‘If we vanish, we vanish together’
Climate talks were ongoing in Paris for two weeks, but somehow our media was not very interested in them.
We’d rather monitor the developments on the chaos in the Middle East, where greed, power and ambition play quite a role.
Of course we would be interested in them because people either die or are dislocated. But what we do not see is that unless immediate and thorough action is taken, in a not-so-distant future, people will maybe die from climate change, not wars.
There are two poles in the climate change issue. One side does not care at all actually. While companies are trying to flex their carbon-reduction targets, certain counties are fine with that.
While the U.S. hammered Kyoto, now Obama is engaged in a role at the Paris conference in an attempt to look good.
The U.S., Norway and Saudi Arabia oppose certain aspects regarding human rights.
Turkey’s position is pathetic. While Turkey’s solar and wind energy targets are much lower and while it is making energy plans based on coal-fuelled thermic power plants multiple times more than renewable energy, Morocco has set a 14 percent share target both in solar and wind energy for 2020. While Morocco is allocating 9 percent for costs to harmonize with climate change, Turkey is continuing to invest in concrete and asphalt-based projects.
Turkey, from the beginning, based its climate policies on the argument that it should not be compared with developed countries. Maybe it was right but even if we are compared with Morocco, if the picture is like that, then, as Önder Algedik said, this is more of a political stance regardless of economic development status.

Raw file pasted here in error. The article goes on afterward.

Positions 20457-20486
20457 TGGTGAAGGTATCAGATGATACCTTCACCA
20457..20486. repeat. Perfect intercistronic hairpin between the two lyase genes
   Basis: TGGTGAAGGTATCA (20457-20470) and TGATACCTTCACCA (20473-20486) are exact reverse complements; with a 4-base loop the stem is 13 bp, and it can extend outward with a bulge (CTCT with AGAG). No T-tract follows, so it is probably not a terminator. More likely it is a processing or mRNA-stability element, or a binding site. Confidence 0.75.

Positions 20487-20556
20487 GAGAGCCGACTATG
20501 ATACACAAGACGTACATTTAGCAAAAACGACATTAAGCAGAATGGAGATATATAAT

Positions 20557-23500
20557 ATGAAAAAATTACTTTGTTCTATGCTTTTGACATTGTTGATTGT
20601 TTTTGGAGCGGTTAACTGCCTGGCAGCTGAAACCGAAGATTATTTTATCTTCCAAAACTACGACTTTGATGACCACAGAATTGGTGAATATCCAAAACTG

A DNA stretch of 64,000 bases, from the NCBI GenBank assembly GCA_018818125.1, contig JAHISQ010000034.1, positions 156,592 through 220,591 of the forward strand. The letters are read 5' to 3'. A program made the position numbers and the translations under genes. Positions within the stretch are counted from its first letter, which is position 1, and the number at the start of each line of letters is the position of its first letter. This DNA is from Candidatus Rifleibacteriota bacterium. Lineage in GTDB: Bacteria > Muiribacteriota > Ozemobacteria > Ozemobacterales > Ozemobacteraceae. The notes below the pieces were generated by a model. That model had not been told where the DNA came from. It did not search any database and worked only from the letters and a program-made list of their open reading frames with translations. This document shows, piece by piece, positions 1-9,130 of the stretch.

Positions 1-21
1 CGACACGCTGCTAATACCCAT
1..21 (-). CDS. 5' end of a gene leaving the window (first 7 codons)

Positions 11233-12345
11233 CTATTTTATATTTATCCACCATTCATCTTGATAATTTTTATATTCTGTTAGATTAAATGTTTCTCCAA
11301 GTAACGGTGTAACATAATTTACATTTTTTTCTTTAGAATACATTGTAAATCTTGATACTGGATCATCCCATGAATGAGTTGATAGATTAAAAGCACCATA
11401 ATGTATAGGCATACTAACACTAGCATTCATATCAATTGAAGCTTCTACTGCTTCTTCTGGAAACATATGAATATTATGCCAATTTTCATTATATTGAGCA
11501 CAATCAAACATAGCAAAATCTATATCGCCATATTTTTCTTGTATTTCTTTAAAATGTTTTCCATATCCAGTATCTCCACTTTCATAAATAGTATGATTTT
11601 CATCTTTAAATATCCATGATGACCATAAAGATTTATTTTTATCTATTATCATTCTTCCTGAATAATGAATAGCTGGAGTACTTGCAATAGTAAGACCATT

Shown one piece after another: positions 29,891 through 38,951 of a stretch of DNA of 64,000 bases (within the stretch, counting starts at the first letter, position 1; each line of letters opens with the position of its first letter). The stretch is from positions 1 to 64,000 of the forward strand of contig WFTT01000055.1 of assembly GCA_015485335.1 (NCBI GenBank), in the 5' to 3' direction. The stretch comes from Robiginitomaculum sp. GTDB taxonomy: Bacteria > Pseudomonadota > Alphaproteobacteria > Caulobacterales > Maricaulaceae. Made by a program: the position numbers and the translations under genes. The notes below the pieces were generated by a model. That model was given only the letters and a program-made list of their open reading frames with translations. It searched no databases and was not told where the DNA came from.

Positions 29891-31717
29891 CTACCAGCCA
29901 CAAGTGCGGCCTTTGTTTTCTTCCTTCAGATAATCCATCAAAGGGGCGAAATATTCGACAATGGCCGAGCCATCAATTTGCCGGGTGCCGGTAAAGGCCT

I just arrived in Paris and could only catch the end of the talks. While I was following the talks from a distance for two weeks, there was one speech that has earned its place in my mind and in my heart.
Mundiya Kepanga is the leader of the Hulis tribe in Papua New Guinea. “Your powerful men living attached to their cell phones are no different than our chatterboxes over there at home,” Kepanga said. Somebody who is defined as “primitive” within “Western norms” can see, at one glance, those who are ruling the “civilized” world do not do much but talk.
Kepanga said retirement homes were filled with well-fed but extremely lonely people. He also explained how climate change affected food production, adding, “Beware of people who are trying to destroy your forests.”
These words of Kepanga’s ancestors should not be neglected otherwise huge prices will be paid:
“He said when the world was created, the forest was created and the trees were born, and my ancestors have always lived there.” People and trees are siblings.
Just as our forests today are plundered for residential areas and energy investments, the ones in Kepanga’s country are being destroyed by reckless loggers.
The destruction may be unfolding far from Paris, but it’s as near, he warned, as our next breath of air.
“We might not look the same, dress alike or speak the same language, but we’re all linked in a global community by the natural systems we depend on to survive,” Kepanga said.
Kepanga’s words, “I do not know how to read or to write. […] It is with my eyes I am going to testify, and with my heart I am going to testify,” go directly into hearts.
His words, “My forest is not mine [alone], it is yours as well… If we vanish, we vanish together,” should be taken and put on American, Chinese and Turkish walls.